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Connecticut Joint Committee Approves Marijuana Resentencing Bill For People Still Incarcerated Post-Legalization



Connecticut lawmakers have approved a bill to provide sentencing relief to people who are still incarcerated over marijuana despite the state enacting legalization.

The legislature’s Joint Judiciary Committee advanced the legislation from Rep. Josh Elliott (D) on Monday. SB 444 would create a pathway for the dismissal or sentencing reduction of cases involving cannabis offenses that have since been made legal.

People who are incarcerated, on probation or participating in diversionary programs for marijuana possession, paraphernalia possession or distribution would be eligible to have their cases reviewed and potentially discharged.

The committee co-chair, Rep. Steve Stafstrom (D), said during Monday’s hearing that while “the goals of this bill are very laudable,” he considers it a work in progress with logistical issues related to identifying eligible cases. However, he agreed to hold a vote because lawmakers were facing a legislative deadline to advance the measure from committee to keep it alive for the session.

“I think we’re still struggling with how to actually effectuate this bill—the intent of this bill—given the recognition that, frankly, a lot of our drug possession offenses were categorized as the same and it would really take some manual work to go through the records to determine whether someone was charged with, say, possession of cannabis as opposed to possession of heroin or cocaine or some other controlled substance,” he said.

“So I think this bill, unfortunately, probably still has some work and a little bit of an uphill battle in terms of what the cost of this might be for the agencies to effectuate this, but we will vote it out today,” he said.

Rep. John Kissel (R), ranking member on the committee, said that he appreciates advocates’ intention to “clean up records, especially for low-level typically marijuana possession offenses.” However, he said it is “unfortunately” the case that implementing the reform would prove challenging for procedural reasons.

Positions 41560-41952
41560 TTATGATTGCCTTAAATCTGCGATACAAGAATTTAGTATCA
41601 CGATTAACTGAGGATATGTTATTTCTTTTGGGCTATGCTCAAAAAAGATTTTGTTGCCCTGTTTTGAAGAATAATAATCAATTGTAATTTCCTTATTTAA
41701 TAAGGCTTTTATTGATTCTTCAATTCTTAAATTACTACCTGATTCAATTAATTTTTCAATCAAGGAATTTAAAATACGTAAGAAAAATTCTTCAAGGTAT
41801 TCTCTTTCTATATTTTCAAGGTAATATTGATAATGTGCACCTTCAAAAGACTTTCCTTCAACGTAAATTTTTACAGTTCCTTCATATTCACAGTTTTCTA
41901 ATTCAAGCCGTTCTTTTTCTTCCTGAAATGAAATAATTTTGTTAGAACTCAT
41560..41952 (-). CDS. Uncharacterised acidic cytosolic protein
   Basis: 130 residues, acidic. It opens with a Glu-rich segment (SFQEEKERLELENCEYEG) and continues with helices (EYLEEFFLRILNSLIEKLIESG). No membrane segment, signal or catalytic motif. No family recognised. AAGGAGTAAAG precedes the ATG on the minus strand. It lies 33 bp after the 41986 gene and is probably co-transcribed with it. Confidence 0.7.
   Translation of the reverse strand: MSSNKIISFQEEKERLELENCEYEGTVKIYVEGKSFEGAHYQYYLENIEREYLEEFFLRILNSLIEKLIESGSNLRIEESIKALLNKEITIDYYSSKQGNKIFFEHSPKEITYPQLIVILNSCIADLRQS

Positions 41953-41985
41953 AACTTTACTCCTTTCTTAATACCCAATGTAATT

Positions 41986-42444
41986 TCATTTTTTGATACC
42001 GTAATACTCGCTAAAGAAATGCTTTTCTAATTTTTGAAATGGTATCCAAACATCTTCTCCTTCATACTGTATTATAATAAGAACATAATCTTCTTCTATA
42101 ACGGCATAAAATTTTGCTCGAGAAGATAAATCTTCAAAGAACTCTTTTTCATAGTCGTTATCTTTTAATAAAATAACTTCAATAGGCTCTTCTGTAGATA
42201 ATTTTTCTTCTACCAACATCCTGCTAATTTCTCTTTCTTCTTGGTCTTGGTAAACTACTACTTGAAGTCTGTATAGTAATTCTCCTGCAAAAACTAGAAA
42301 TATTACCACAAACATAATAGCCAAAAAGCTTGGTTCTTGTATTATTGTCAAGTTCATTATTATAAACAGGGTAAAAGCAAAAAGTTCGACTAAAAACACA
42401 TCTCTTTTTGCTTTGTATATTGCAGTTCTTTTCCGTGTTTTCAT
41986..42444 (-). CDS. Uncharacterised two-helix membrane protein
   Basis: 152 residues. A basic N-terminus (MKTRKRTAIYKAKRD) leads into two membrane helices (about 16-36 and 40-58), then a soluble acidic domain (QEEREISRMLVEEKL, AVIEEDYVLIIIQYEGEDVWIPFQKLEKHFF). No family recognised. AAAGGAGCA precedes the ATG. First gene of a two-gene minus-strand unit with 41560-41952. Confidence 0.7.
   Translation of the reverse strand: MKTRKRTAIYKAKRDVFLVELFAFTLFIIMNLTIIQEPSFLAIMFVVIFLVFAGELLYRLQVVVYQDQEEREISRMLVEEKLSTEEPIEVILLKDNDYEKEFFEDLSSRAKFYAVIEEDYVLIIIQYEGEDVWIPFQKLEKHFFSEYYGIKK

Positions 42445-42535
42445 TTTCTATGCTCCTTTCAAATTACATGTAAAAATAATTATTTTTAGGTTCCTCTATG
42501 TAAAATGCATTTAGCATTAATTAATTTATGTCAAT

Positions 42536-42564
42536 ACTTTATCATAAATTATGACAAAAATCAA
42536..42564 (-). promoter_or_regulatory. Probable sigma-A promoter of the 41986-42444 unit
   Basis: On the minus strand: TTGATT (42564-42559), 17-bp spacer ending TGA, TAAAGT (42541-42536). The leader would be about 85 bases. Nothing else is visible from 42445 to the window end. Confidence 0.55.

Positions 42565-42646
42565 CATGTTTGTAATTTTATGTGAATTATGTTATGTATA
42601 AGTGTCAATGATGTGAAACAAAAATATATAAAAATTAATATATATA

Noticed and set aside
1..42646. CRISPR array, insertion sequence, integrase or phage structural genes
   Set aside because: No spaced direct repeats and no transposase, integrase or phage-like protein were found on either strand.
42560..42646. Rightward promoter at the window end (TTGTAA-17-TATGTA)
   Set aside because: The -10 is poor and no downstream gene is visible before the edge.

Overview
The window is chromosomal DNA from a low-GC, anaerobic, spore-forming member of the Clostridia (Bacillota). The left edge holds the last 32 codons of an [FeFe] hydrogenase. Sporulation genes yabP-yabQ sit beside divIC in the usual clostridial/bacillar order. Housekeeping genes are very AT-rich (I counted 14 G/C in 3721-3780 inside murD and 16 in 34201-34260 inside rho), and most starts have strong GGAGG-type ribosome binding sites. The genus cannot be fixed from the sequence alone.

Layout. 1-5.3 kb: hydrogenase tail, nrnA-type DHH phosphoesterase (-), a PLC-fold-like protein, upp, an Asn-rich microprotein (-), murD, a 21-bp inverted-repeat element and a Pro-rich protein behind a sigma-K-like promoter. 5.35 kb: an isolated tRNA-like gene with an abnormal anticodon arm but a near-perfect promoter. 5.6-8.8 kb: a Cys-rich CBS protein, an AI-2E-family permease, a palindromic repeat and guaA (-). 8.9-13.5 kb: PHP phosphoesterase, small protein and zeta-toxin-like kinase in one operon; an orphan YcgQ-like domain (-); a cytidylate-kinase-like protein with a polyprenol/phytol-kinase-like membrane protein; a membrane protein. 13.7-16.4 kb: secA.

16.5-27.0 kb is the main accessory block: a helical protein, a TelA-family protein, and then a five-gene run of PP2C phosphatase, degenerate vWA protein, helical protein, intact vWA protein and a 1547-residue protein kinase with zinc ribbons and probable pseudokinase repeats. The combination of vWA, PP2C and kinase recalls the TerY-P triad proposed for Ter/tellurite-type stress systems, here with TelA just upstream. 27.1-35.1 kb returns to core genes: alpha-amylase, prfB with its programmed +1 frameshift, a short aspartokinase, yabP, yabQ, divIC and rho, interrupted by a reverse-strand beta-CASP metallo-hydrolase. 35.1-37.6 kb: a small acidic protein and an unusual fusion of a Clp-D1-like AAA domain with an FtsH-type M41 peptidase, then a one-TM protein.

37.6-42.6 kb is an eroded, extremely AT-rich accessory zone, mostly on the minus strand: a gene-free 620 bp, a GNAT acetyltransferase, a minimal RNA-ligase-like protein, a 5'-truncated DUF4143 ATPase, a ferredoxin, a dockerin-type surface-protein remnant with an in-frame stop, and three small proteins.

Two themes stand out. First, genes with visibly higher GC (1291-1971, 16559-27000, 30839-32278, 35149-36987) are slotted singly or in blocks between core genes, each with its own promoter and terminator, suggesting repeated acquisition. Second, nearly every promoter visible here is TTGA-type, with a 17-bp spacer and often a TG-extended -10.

The Last Prisoner Project (LPP) estimates that approximately 1,200 people would be eligible for relief under the bill. And according to the state Department of Corrections, the state would save $2,500 on average per person released under the legislation.

“It is fundamentally unjust that as some individuals are able to build wealth in the new cannabis industry, others are still serving criminal sentences for cannabis,” Adrian Rocha, a policy analyst at LPP, told Marijuana Moment on Tuesday. “All of the agencies and lawmakers that have weighed in on the bill from across the aisle have agreed that the policy at hand is laudable.”

“Although Connecticut’s criminal legal data system may not allow for a fully automated procedure, we strongly believe that the countless families across the state whose lives have been permanently altered by past prohibition policies should not bear the consequences of poor data-keeping practices,” he said. “This session, we owe it to families across the state to finish the job by creating a sentencing modification procedure that allows individuals charged under outdated laws to have their sentences reevaluated in light of legalization.”

Marijuana Moment is tracking more than 1,400 cannabis, psychedelics and drug policy bills in state legislatures and Congress this year. Patreon supporters pledging at least $25/month get access to our interactive maps, charts and hearing calendar so they don’t miss any developments.

Learn more about our marijuana bill tracker and become a supporter on Patreon to get access.

An earlier version of the legislation was not ultimately enacted last year, but state prosecutors did heed to call for mass relief, dismissing more than 1,500 marijuana cases, while modifying about 600 others.

The Judiciary Committee also met last week and approved separate legislation to decriminalize psilocybin.

Meanwhile, on the one-year anniversary of the opening of the adult-use marijuana market in Connecticut in January, state officials announced that 2023 saw more than a quarter-billion dollars ($274 million) in total sales between the recreational and medical cannabis markets combined.

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Photo courtesy of Brian Shamblen.

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